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Doncaster Hill - Jan 2013.

Are we building a civic and cultural centerpiece - or a retirement village?

If you read the planning cases that find their way into VCAT, you get a good idea of what Doncaster Hill will look like in the future:

"The character of Doncaster Hill is changing. Originally a quiet suburban area made up of single detached dwellings, it is quickly evolving into an area for high density living. This change did not happen by accident. Manningham City Council’s Doncaster Hill Strategy, prepared in 2002, provided clear strategic directions for the redevelopment of the area. Council has implemented this plan over the last ten years. New taller buildings have been constructed around the Westfield Shopping Centre. Homes have been purchased to create a new park. Road strategies have been prepared and the land within Doncaster Hill has been rezoned to reflect the strategic intention for the land.

State Planning Policy encourages higher density development on sites that are well located in relation to activity centres, employment centres and public transport. This policy direction is echoed in the Local Planning Policy Framework, which identifies Doncaster Hill as the prime location within the municipality for higher density forms of housing.

The strategy projects that Doncaster Hill will be home to an additional 8,300 people. The average household size for the precinct will be two persons per household. The strategy notes that there is likely to be a strong demand for apartment living, especially for the people aged between 20-44 and 55-79. Based on the figures within the strategy, an additional 4150 dwellings will be required within the area.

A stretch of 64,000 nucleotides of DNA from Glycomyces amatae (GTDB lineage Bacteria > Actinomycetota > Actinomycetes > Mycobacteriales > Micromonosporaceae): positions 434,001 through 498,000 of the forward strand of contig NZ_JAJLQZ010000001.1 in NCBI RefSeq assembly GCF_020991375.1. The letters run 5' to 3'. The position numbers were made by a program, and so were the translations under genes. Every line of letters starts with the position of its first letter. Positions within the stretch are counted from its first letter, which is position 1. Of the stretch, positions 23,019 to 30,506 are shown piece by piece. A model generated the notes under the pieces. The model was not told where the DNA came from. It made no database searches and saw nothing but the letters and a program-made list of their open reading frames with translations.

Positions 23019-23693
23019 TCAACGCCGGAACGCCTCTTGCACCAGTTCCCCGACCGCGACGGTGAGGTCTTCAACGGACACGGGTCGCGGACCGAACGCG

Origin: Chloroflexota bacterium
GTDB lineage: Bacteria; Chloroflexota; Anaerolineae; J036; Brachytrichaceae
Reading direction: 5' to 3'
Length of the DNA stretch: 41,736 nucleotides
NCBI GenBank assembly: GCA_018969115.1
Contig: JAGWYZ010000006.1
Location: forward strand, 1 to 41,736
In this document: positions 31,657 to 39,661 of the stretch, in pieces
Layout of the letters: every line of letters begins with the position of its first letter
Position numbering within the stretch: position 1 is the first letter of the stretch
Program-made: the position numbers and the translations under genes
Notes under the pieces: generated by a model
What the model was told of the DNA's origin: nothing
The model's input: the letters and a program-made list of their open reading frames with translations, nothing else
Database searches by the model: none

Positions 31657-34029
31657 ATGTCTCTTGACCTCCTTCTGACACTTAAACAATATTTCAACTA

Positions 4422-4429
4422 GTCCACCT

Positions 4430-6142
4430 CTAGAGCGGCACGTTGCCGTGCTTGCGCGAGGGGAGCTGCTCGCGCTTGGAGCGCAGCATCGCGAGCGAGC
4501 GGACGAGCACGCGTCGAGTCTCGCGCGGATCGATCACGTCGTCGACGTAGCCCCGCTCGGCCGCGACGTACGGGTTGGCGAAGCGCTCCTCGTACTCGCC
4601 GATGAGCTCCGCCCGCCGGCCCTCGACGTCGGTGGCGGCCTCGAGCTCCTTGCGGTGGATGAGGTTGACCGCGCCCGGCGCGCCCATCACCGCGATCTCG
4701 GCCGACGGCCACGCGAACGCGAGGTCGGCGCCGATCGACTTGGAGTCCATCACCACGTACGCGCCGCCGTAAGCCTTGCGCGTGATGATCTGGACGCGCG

I note that the objectives of the schedule encourage the greatest area of higher density development along the Doncaster Hill ridgeline. This is reflected in the height controls for the precinct, which place the taller forms on the ridgeline. In essence the planning scheme, rather than seeking to moderate the height along the hill, is seeking to celebrate it.

As such policy is calling for a tall, proud and very prominent building on the subject site."

See: VCAT 1353 (4 September 2012)"

Also ...

Council considers the intersection [of Williamsons Road and Doncaster Road] to be a suitable location for high quality public art to identify a distinctive place. Council would prefer Doncaster Road, where it passes through Doncaster Hill, to be more a "main street for people” and less an arterial road that efficiently carries high traffic volumes. This could be achieved by reducing the number of lanes to two [no!], allowing on-street parking [and turn Doncaster Road into a bottle neck], improving street tree planting and encouraging retail and food and drink premises to directly front Doncaster Road."

See: VCAT 1324 (25 August 2011)

It is clear that the Doncaster Hill area is slated for massive redevelopment with tall buildings along the ridge line and in other places. Development has already begun in places and you can get an idea of the type of buildings that will line roads in the area.


VCAT tells us that our Council has comprehensively planned the redevelopment of these areas.

Have they?

I don't think the character of the area has changed that much in the 11 years our council has been implementing this plan. Doncaster Road largely remains a commercial area defined by concrete and asphalt though which a busy main arterial road passes.